Don’t ever think that a comma is not powerful. Recently a court in Maine found wording of Maine’s overtime rules ambiguous due to the lack of that humble oxford comma. That ambiguity cost a company millions in overtime pay.
Ambiguity is the fertile soil of litigation. A former law school professor used to say, “Words are the tools of our trade.” She would make us chant it with her. When we use language that leaves itself open to interpretation, we are inviting people to challenge us as to what our words actually mean. In the context of a contract, that challenge can put us and our businesses in a very bad place. That is what we saw in this highly publicized case with the Oxford, or Serial, Comma. For the record, I love the Oxford Comma, and I have no idea how it became something that people felt was optional. Some examples of problems that arise from misunderstandings that spring from lack of an Oxford Comma:
The Book Dedication: To my parents, Ayn Rand and God.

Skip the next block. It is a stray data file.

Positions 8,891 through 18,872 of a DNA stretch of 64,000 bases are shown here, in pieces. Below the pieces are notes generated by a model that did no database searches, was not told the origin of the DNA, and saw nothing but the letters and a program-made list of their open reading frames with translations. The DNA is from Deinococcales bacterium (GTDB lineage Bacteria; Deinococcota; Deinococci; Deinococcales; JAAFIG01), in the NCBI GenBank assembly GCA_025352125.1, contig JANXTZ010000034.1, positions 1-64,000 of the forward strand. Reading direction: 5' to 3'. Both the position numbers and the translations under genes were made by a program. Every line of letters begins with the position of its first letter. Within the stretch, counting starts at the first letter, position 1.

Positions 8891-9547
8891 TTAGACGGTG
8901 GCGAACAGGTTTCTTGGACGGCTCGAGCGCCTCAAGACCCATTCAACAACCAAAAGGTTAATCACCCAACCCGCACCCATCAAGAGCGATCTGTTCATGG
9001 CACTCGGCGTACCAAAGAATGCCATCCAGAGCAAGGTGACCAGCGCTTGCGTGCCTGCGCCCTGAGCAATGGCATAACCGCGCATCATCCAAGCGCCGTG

You get the idea. While there are other ways to edit that list to make it clear, the Oxford Comma should/could have been used to clarify. A mastery of language is not just a legal vocabulary, but also a grasp of grammar and basic words and grammar and stuff… Did I say that right?
In the end, how you use the comma isn’t the issue. If your contract doesn’t use the Oxford Comma, but is otherwise clear and concise, then you don’t have the same problem this company did. The big problem here is that a missing comma could have such an impact on a company’s liability. When you hire a lawyer to protect your business, make sure they know how to use their tools properly.